Tough Girl

7:00 AM Elizabeth Seckman 26 Comments


Let me get the blog tour bizness out of the way fast...'cause Use Your Words has a visitor today!!

The HEALING SUMMER blog tour is heading north and south. Posting from Alabama is Ashley Chappell and she wants to know..."What's it like working for the man?"
And live (or scheduled) from New York, is Jessie Andersen and she provided the prompt: "Family".

Now, I am excited to bring you Libby Heily!! 

I just finished reading Libby's book, "Tough Girl" this weekend and I can honestly say...this book is exactly why I like to read self-pubbed books. I'm going to rip an analogy from Forest Gump just so we can keep this post moving and get on to Libby...self-pubbed is like a box of chocolates. All kinds of flavors and surprises. Sure sometimes you grab a coconut one and you hate coconut, but other times, it's a caramel melt-away and it makes you go, "Mmm," and then you have to eat four more trying to find another. 

"Tough Girl" is a caramel melt-away. This book was anything but a light, brain shrinking read. It's laden with rich characters and symbolism. It was like S.E. Hinton's "Outsiders" only poor Reggie has no food and her best friend is imaginary.

Bravo Ms. Heily! 
Now entertain me...all the talk of chocolate has me looking for a snack.

Thanks for letting me drop by Elizabeth!  I'm so excited to be a guest on your blog! (My pleasure!!)

I thought today we could discuss an odd side effect I had from writing this novel.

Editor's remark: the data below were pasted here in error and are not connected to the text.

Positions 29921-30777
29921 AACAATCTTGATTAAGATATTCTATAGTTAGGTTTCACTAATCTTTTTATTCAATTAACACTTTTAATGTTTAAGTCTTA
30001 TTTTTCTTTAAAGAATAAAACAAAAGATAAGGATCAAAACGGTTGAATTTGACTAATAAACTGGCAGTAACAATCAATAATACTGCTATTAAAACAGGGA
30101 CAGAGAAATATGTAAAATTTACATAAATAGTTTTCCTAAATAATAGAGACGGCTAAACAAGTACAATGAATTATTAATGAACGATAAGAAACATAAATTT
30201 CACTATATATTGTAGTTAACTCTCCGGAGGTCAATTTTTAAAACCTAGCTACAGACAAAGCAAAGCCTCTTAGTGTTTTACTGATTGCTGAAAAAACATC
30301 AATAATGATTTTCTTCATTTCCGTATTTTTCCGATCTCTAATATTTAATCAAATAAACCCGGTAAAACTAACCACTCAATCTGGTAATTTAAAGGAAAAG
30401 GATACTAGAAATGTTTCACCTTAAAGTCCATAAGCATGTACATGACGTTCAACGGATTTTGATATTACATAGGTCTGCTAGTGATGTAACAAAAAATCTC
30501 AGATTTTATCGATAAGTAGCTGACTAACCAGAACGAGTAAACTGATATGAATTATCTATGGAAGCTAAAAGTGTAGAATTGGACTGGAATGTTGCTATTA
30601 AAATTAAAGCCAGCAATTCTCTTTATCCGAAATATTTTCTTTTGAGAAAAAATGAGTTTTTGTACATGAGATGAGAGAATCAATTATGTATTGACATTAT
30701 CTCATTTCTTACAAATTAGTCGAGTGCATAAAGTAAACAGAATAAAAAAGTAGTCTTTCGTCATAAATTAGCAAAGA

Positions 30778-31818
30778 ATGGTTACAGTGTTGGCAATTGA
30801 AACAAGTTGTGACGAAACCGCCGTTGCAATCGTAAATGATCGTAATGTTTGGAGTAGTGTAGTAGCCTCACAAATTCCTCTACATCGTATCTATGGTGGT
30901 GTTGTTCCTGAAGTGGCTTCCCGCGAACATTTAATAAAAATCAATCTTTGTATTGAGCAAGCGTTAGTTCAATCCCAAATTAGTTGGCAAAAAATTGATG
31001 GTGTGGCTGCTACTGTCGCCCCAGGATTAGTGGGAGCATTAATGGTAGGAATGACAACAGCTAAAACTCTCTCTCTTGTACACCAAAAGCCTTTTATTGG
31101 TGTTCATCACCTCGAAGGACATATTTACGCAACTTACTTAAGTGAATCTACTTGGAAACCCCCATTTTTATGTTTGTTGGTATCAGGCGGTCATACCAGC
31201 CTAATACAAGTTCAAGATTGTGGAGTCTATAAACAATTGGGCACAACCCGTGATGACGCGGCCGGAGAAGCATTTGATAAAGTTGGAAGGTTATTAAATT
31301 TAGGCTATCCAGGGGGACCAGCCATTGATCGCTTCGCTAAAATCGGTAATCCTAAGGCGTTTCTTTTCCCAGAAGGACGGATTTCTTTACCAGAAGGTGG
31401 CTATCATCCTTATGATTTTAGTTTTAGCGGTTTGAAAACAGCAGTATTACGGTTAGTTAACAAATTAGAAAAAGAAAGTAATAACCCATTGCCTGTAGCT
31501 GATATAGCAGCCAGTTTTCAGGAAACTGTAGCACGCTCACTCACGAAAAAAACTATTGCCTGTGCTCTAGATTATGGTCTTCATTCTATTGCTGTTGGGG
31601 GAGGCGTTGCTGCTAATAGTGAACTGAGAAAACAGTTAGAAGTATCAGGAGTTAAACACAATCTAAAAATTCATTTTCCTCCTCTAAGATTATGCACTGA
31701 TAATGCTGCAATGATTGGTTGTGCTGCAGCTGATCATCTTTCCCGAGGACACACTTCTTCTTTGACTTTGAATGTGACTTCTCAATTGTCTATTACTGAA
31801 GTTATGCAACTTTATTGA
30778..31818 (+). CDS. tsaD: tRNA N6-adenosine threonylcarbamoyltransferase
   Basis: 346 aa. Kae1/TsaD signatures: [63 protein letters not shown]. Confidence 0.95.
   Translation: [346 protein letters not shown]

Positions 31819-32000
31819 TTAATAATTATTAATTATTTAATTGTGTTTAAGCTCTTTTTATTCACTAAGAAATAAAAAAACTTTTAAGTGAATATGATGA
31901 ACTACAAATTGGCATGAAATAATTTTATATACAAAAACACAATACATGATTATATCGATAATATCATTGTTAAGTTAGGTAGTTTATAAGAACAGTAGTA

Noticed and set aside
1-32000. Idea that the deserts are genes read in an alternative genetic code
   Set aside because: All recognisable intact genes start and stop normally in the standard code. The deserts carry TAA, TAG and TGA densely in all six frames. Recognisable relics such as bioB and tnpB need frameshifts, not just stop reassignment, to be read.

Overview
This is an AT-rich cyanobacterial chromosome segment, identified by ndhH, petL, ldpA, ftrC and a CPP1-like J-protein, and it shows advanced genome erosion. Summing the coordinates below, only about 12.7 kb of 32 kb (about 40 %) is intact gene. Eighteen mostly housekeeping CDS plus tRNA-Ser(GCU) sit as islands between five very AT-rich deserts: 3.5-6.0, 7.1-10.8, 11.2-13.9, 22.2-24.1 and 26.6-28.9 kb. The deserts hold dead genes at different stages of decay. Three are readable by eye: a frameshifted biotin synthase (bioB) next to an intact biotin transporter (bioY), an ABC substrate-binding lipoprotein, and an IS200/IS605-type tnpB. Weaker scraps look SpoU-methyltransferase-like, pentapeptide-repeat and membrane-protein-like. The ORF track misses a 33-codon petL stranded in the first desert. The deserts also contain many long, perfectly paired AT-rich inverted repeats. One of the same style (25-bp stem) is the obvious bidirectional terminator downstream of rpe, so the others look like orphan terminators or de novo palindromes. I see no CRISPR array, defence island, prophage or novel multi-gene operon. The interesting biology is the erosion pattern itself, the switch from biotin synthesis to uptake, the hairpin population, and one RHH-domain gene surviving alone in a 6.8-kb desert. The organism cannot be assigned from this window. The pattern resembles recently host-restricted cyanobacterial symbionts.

Why I Gained Weight Writing Tough Girl
Here's lookin' at you Lib.

I'm not a light woman.  Never have been, never will be.  Even when I'm trim, exercise frequently and eat well, I still weigh between 140 and 150 pounds.  Just how I'm made.  So I wasn't exactly surprised that long hours writing in front of a computer led to a weight gain of twenty pounds.

But it wasn't just sitting for extended periods that did it, though anyone who has had an office job can attest to the fact that inactivity isn't great for weight loss.  No, I gained the weight for the same reason I crave a beer whenever I watch a movie about alcoholism.  I experience sympathy cravings.  My need to eat is motivated by my brain way more than my belly.

Reggie, the eleven-year old main character of Tough Girl, never has enough to eat.  She savors every bite she takes during the course of the novel because she's always on the brink of starvation.  And she feels that way from the very beginning of the novel.  She dumpster dives in the early pages, eating cold french fries and half-eaten burgers to keep her hunger pangs at bay.

Writing about a character that is starving (or close to it) can wreak havoc on your own diet.  Half an hour into writing, I would feel hungry, so I'd go and make some soup.  Then a half hour later, I'd feel the need to eat some candy and maybe a few spoonfuls of peanut butter.  The peanut butter looked lonely, so I covered it in chocolate sauce, and that turned quickly into Nutella on toast.  Within weeks of starting Tough Girl, I was snacking constantly to stave off my imaginary hunger pangs.  I'm pretty sure my daily intake of calories increased by over 1,000 calories a day.